No previous knowledge of Arabic is required for Arabic 201. This course is especially recommended for students concentrating in Arabic or for those who expect to have some immediate use of Arabic. Its primary goals are: (1) mastery of the phonology and writing systems of literary Arabic; (2) control of the basic grammatical structures of the language; (3) mastery of about 800 vocabulary items; and (4) acquisition of related skills. The materials used are based on a combined approach stressing the four language skills: listening, speaking, reading and writing. This course starts with A Programmed Course in Modern Literary Arabic Phonology and Script, by Ernest N. McCarus and Raji Rammuny. These introductory programmed materials are usually completed within the first two weeks of classes. This is immediately followed by Elementary Modern Standard Arabic, Part I, by Peter Abboud et al. This book is especially designed to provide careful guidance to both the student and the teacher. At the end of the course, the student is expected to be able to read printed and handwritten literary Arabic and to produce familiar material in a manner acceptable to a native speaker. In addition, the student should have acquired related skills such as familiarity with the use of Arabic dictionaries, or the ability to use a small set of greetings and polite expressions. The course meets eight hours per week for eight credits. Use of language lab is necessary and strongly recommended to reinforce classroom work. The course grade is based on daily assignments, weekly quizzes, bi-weekly tests, classroom performance, and a final exam. (Rammuny)
401. Intermediate Modern Standard Arabic. Arabic 202 or the equivalent. (6). (FL).
The course emphasizes a review of morphology and a continuation of the study of Arabic syntax. There are selected readings taken from various genres of modern prose fiction and nonfiction, with special emphasis on oral work, reading, active mastery of a basic Arabic vocabulary, and development of composition skills. Passages in Arabic are translated sometimes with and sometimes without the use of a dictionary. There are also dictionary practice drills which are intended to aid vocabulary acquisition and discussion of specific morphological problems based on extracts taken from Arabic newspapers. This is a semi-intensive course which meets six hours each week. With the aim of achieving a practical command of spoken modern standard Arabic, there is an application of the fundamentals of grammar through drill sessions with a native speaker. In order to develop a command of written Arabic, students produce (in Arabic) weekly summaries, commentaries, and composition. Arabic 401 is required of all students concentrating in Arabic and is recommended for students who expect to learn the language for use in related fields. Weekly quizzes, midterm, and final. (Staff, Rammuny)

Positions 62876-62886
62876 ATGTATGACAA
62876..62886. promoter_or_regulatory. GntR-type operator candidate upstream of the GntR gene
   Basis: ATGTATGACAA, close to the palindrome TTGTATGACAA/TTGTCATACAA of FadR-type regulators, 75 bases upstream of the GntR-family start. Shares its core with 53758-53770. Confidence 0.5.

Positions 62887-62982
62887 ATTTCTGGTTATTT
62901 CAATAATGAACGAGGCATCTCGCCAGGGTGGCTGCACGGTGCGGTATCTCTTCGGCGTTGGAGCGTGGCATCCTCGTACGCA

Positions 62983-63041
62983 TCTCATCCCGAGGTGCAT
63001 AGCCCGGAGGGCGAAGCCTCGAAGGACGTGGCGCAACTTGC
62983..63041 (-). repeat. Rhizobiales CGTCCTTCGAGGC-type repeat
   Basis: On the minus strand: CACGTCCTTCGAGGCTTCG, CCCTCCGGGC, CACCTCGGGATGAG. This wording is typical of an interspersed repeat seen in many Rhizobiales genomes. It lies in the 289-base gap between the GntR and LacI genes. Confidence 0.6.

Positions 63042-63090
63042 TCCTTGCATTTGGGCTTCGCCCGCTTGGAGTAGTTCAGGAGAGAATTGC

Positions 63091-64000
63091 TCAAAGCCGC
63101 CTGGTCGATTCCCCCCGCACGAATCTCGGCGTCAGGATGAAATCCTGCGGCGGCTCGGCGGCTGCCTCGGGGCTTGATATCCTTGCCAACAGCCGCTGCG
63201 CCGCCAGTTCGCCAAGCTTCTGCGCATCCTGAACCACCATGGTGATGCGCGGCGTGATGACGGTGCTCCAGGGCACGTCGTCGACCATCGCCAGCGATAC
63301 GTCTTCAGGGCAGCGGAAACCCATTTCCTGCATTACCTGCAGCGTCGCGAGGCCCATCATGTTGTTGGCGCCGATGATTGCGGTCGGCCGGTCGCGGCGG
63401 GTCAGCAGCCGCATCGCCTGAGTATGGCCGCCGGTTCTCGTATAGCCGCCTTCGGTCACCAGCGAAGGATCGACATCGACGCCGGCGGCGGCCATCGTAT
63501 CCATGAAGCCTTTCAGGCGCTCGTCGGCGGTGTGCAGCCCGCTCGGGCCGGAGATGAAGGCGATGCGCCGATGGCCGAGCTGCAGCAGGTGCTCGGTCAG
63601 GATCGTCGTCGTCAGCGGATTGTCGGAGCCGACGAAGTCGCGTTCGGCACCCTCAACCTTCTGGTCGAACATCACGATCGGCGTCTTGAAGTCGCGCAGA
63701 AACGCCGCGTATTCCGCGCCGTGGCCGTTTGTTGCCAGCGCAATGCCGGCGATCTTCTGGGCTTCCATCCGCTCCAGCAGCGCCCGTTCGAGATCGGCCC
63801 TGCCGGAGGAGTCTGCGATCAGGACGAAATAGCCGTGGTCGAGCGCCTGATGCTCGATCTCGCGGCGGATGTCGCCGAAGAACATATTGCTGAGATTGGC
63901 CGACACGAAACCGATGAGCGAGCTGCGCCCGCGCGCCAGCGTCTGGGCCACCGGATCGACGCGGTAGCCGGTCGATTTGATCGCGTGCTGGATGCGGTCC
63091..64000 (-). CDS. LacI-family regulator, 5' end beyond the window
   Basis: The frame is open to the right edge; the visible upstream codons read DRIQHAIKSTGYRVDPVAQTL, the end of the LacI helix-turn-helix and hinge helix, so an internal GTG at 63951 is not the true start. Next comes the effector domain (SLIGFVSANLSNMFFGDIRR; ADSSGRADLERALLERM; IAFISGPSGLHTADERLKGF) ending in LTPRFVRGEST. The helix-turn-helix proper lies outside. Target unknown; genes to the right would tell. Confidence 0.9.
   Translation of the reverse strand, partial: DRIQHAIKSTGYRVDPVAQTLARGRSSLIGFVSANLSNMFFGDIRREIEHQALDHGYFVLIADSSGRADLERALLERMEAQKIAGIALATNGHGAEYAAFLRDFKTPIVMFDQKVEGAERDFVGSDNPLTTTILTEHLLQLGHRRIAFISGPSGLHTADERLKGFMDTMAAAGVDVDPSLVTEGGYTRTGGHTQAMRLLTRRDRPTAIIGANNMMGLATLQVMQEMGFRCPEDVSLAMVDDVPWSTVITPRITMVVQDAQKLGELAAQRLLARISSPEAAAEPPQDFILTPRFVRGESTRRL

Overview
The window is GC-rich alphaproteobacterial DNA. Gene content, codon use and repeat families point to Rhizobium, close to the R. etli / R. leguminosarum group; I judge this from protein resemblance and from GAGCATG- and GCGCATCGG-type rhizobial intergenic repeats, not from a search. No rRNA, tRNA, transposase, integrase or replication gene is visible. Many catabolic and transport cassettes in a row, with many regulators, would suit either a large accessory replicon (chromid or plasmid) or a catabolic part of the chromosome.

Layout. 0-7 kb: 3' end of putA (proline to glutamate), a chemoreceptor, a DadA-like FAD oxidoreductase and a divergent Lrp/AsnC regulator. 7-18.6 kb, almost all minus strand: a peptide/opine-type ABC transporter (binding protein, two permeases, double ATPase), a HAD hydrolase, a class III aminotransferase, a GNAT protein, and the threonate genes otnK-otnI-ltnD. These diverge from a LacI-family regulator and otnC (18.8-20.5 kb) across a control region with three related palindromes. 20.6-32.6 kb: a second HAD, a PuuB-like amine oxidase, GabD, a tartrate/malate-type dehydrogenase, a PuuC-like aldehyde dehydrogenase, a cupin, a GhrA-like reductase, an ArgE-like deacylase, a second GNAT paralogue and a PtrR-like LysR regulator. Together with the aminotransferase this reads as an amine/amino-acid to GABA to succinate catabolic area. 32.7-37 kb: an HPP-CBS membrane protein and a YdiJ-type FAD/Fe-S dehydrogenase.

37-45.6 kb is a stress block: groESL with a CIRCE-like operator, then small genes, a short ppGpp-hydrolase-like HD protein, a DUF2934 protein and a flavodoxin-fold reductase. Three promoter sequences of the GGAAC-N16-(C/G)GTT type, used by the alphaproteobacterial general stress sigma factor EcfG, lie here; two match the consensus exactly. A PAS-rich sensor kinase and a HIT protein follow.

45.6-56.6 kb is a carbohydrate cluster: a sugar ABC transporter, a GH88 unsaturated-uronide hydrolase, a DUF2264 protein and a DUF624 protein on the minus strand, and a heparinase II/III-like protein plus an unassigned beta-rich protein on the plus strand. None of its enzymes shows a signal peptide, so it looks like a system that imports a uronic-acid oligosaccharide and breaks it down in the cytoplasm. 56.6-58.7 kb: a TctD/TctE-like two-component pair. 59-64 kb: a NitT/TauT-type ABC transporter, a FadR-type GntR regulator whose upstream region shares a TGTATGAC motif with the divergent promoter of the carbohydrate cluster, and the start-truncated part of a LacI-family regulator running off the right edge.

411. Moroccan Colloquial Arabic. Arabic 402 or permission of instructor. (3). (Excl).
Primary concentration is on phonology and morphology of Moroccan Arabic as well as on vocabulary buildup and sentence structure. (Drilling by a native speaker.) Then students will concentrate on conversations and cultural texts in transcription, with extensive oral drills. Aim: to achieve fluency in this dialect of Arabic. (Stories, cultural, ethnic, and historical texts, customs and habits of the Moroccan people as well as life and thought in Morocco.) Weekly assignments, midterm and final exams. (Staff, Rammuny)
430. Introduction to Arabic Linguistics. Arabic 402 or equivalent, or competence in general linguistics. (3). (Excl).
This course is an introductory survey to the phonology, morphology and syntax of literary and dialectual Arabic. It is designed to accommodate Arabic concentrators with little training in linguistics and linguistics concentrators with no knowledge of Arabic. Class will be devoted to lectures and discussions. Course grade will be based on homework problems arising from class discussion, and a final exam (no term paper). No textbook, but a reading list will be distributed. (McCarus)